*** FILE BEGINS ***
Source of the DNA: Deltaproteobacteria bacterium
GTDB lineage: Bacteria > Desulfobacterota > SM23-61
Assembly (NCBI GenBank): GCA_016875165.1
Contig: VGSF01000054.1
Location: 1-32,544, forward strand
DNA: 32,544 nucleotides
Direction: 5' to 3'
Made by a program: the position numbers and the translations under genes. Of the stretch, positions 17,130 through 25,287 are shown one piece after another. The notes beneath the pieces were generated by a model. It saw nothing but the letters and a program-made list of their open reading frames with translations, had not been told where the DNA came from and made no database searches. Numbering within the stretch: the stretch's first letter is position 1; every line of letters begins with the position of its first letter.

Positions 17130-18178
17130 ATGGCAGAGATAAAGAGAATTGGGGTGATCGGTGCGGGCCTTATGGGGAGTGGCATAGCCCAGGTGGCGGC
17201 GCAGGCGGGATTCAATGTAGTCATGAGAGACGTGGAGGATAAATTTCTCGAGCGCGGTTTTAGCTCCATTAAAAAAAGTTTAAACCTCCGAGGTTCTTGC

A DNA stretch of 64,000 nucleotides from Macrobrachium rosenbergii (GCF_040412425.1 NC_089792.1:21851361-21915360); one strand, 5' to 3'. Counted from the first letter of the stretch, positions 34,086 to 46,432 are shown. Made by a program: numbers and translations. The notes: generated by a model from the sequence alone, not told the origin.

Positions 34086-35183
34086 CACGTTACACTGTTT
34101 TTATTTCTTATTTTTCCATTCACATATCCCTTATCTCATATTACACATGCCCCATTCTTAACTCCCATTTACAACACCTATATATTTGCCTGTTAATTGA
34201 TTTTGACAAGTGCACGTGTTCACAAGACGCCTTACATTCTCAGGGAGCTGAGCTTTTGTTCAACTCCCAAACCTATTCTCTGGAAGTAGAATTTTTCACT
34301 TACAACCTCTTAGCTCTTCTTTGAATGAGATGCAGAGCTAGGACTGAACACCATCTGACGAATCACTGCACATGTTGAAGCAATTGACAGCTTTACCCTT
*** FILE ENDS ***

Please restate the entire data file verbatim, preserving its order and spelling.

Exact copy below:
Source of the DNA: Deltaproteobacteria bacterium
GTDB lineage: Bacteria > Desulfobacterota > SM23-61
Assembly (NCBI GenBank): GCA_016875165.1
Contig: VGSF01000054.1
Location: 1-32,544, forward strand
DNA: 32,544 nucleotides
Direction: 5' to 3'
Made by a program: the position numbers and the translations under genes. Of the stretch, positions 17,130 through 25,287 are shown one piece after another. The notes beneath the pieces were generated by a model. It saw nothing but the letters and a program-made list of their open reading frames with translations, had not been told where the DNA came from and made no database searches. Numbering within the stretch: the stretch's first letter is position 1; every line of letters begins with the position of its first letter.

Positions 17130-18178
17130 ATGGCAGAGATAAAGAGAATTGGGGTGATCGGTGCGGGCCTTATGGGGAGTGGCATAGCCCAGGTGGCGGC
17201 GCAGGCGGGATTCAATGTAGTCATGAGAGACGTGGAGGATAAATTTCTCGAGCGCGGTTTTAGCTCCATTAAAAAAAGTTTAAACCTCCGAGGTTCTTGC

A DNA stretch of 64,000 nucleotides from Macrobrachium rosenbergii (GCF_040412425.1 NC_089792.1:21851361-21915360); one strand, 5' to 3'. Counted from the first letter of the stretch, positions 34,086 to 46,432 are shown. Made by a program: numbers and translations. The notes: generated by a model from the sequence alone, not told the origin.

Positions 34086-35183
34086 CACGTTACACTGTTT
34101 TTATTTCTTATTTTTCCATTCACATATCCCTTATCTCATATTACACATGCCCCATTCTTAACTCCCATTTACAACACCTATATATTTGCCTGTTAATTGA
34201 TTTTGACAAGTGCACGTGTTCACAAGACGCCTTACATTCTCAGGGAGCTGAGCTTTTGTTCAACTCCCAAACCTATTCTCTGGAAGTAGAATTTTTCACT
34301 TACAACCTCTTAGCTCTTCTTTGAATGAGATGCAGAGCTAGGACTGAACACCATCTGACGAATCACTGCACATGTTGAAGCAATTGACAGCTTTACCCTT